Nicholas Hildyard
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Reflections for activism
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The push for greater private sector involvement in financing and operating infrastructure has sparked resistance from many quarters, including trade unions, environmental and human rights campaigners, and other social movements. But its trajectory remains largely unaffected. Does the problem lie is a failure of activists to shout loudly enough? Or in the ways that progressive activists are organising (at least in part)? What forms of resistance are failing? What ways of social and political organising are proving more promising in building and strengthening ways of living that respect the collective right of all (not just the few) to decent livelihoods? What oppositional strategies assist elite power? And what strategies unsettle it? To what extent has effective resistance been undermined by the hollowing out of many of the social institutions, such as trade unions, through which elite power has historically been challenged? Or by the often depoliticised organising that has emerged in many countries to fill the vacuum? Challenging the trajectory of contemporary infrastructure finance – and the inequalities and injustices to which it gives rise – is likely to be more fruitful where it is part of wider efforts to foster and support commons-focused resistance to accumulation.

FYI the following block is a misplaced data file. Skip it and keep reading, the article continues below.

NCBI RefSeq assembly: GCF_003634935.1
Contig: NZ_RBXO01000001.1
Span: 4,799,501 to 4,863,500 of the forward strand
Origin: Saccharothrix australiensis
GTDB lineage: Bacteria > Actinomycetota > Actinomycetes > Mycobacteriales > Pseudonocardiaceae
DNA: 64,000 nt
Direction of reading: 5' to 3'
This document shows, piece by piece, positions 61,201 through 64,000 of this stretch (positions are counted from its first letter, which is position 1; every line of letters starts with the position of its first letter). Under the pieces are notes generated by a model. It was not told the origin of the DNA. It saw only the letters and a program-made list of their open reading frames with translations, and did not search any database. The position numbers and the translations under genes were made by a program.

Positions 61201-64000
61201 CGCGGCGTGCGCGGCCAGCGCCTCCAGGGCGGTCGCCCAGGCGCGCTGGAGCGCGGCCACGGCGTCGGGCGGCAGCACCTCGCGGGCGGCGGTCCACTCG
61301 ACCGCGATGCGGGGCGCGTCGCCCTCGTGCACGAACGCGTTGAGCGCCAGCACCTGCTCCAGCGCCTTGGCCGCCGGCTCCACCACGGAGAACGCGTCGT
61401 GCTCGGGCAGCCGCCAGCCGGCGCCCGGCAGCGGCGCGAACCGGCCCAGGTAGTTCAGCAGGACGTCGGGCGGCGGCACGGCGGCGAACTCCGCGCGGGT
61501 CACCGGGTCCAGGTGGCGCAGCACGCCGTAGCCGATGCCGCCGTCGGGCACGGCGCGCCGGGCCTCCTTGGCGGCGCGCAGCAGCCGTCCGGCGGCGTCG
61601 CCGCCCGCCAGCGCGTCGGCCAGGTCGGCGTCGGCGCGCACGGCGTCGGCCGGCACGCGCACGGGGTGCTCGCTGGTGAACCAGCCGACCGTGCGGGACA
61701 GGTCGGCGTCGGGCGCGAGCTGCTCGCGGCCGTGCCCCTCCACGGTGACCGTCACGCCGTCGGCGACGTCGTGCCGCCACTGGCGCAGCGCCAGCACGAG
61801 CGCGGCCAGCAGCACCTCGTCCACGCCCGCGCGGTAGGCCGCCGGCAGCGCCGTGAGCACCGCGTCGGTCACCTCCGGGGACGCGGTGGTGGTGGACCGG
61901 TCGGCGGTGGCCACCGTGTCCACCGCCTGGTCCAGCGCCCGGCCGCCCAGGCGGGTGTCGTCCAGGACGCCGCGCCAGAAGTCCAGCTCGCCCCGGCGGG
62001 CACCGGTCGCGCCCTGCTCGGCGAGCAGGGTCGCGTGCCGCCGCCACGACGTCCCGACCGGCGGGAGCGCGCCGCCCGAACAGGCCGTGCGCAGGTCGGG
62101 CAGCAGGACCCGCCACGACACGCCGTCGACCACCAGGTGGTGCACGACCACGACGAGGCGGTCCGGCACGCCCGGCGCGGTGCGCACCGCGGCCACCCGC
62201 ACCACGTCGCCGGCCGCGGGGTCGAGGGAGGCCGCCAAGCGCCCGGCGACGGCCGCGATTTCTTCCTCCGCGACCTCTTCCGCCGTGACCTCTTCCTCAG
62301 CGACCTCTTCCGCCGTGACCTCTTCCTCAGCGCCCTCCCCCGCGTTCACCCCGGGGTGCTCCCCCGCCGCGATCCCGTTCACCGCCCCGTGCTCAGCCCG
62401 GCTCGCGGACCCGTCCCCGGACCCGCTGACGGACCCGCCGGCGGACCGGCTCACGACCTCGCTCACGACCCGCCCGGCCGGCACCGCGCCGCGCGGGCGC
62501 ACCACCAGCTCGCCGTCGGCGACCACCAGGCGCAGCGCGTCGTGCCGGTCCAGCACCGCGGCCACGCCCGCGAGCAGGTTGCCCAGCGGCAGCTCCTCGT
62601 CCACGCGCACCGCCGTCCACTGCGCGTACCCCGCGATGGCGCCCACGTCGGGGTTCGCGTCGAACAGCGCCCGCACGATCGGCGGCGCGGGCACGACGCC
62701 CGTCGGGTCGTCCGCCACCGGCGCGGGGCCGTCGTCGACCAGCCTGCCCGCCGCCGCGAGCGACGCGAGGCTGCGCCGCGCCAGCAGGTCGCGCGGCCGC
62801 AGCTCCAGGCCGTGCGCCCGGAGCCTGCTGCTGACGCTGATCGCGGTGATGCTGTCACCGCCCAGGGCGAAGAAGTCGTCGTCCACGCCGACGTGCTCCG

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Licensed larceny

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